October 12 is Columbus Day – the day we commemorate Christopher Columbus’ discovery of the New World. This was obviously a great and historic moment that shaped today’s global environment as we know it. Yet, as I researched the history behind this clearly grand result, I found that it was the outcome of bad leadership. In wrestling with the question of how good things can come from bad leadership, we can discover the true meaning of good leadership. I won’t rehash the arduous and dangerous journey of the Niña, the Pinta, and the Santa Maria here, but I will summarize three examples of bad leadership that produced this historic outcome.
(1 ). He lied in order to get the gig. Columbus was able to gain the sponsorship and support of the monarchs of Spain because he was grossly inaccurate about the distance between Europe and Asia following a western route over the Atlantic. This made it more likely that he could receive financial support for something that had a high return on investment for his benefactors.
(2). He claimed personal credit for another individual’s accomplishment. Barry Lopez in his book Rediscovery of North America relates the details of this historic moment. A lookout Juan Rodriquez Bermeo spotted land a few hours after midnight on October 12, 1492. However, Columbus claimed he saw it earlier and “… took for himself the lifetime pension promised the first man to sight land.”
(3). He forgot where he was going and was distracted by greed and potential benefits of exploitation of the natives. He made a total of four voyages to a land he first believed to be the biblical Garden of Eden. The potential of a safer route to Asia was overshadowed by the possible acquisition of gold and slave labor.
These examples fly in the face of: truth, the Grace of Leadership; humility, the Virtue of the Hero Leader; and altruism, the inspiration of the Muse of Leadership. Yet, good results came out of this. Why?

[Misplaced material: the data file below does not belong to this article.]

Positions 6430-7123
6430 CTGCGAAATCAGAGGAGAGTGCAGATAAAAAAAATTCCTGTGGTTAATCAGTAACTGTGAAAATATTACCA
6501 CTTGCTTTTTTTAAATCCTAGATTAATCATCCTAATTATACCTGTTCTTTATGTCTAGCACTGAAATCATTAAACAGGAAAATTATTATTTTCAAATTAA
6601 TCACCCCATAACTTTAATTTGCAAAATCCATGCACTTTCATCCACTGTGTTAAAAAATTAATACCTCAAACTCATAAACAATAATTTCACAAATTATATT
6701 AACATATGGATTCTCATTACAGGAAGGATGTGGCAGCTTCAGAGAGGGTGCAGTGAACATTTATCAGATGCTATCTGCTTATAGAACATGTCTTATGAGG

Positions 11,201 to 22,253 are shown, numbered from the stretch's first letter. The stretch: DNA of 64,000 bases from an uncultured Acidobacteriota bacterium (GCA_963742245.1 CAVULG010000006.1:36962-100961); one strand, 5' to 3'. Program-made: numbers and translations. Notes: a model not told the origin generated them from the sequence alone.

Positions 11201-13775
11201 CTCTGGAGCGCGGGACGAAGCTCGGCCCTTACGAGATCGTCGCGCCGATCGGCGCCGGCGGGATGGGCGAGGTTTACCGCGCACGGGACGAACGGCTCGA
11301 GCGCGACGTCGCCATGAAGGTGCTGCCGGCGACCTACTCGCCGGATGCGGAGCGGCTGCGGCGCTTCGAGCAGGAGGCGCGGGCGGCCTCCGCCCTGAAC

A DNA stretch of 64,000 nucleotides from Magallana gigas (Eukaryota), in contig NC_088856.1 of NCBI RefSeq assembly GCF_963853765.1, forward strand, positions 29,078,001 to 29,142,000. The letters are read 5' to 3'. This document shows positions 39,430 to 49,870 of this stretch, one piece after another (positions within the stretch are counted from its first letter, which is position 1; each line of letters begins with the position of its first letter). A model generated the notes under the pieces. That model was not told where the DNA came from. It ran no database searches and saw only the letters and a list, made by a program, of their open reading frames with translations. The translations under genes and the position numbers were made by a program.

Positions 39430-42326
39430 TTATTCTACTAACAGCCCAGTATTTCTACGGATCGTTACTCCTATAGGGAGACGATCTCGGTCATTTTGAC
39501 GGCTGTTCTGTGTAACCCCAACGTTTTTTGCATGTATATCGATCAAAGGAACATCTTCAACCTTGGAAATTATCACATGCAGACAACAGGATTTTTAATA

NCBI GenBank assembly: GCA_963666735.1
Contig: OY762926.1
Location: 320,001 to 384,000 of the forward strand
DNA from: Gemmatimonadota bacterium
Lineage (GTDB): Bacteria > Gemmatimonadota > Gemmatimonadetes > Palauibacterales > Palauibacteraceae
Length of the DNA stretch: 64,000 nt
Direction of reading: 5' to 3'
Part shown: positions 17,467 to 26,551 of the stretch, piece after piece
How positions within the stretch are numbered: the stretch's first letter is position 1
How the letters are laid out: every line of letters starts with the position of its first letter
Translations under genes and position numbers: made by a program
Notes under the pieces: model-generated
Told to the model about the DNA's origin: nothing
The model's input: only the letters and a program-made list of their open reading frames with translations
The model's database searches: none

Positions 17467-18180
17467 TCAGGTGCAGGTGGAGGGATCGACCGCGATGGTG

We get twisted up when we take leadership, good or bad, out of the context of those who are served or those who are followers. Barbara Kellerman in her book Bad Leadership calls this part of the web of significance – a tangled tapestry that consists of the leader, the follower, and the context.
Jim Baaker in I Was Wrong describes the darkness of bad leadership that was revealed to him through the prism of prison bars. Fueled by a painful boyhood tragedy, he admitted he preached a false doctrine. He forgot about his divine calling and sought satisfaction and destructive ways. In his many hours of captive despair, he discovered true leadership and offers a warning to others:
“The mistakes I made are still being perpetuated in ministries, churches, businesses, marriages, and families. The temptation to have more, do more, earn more, build bigger, emphasize material things, rather than spiritual, protect the image regardless of the cost, look the other way rather than confront the wrong …”
These few words don’t give black or white answers about the truth of good leadership, but in them, we will find a compass that helps point the way to our own individual leadership journey.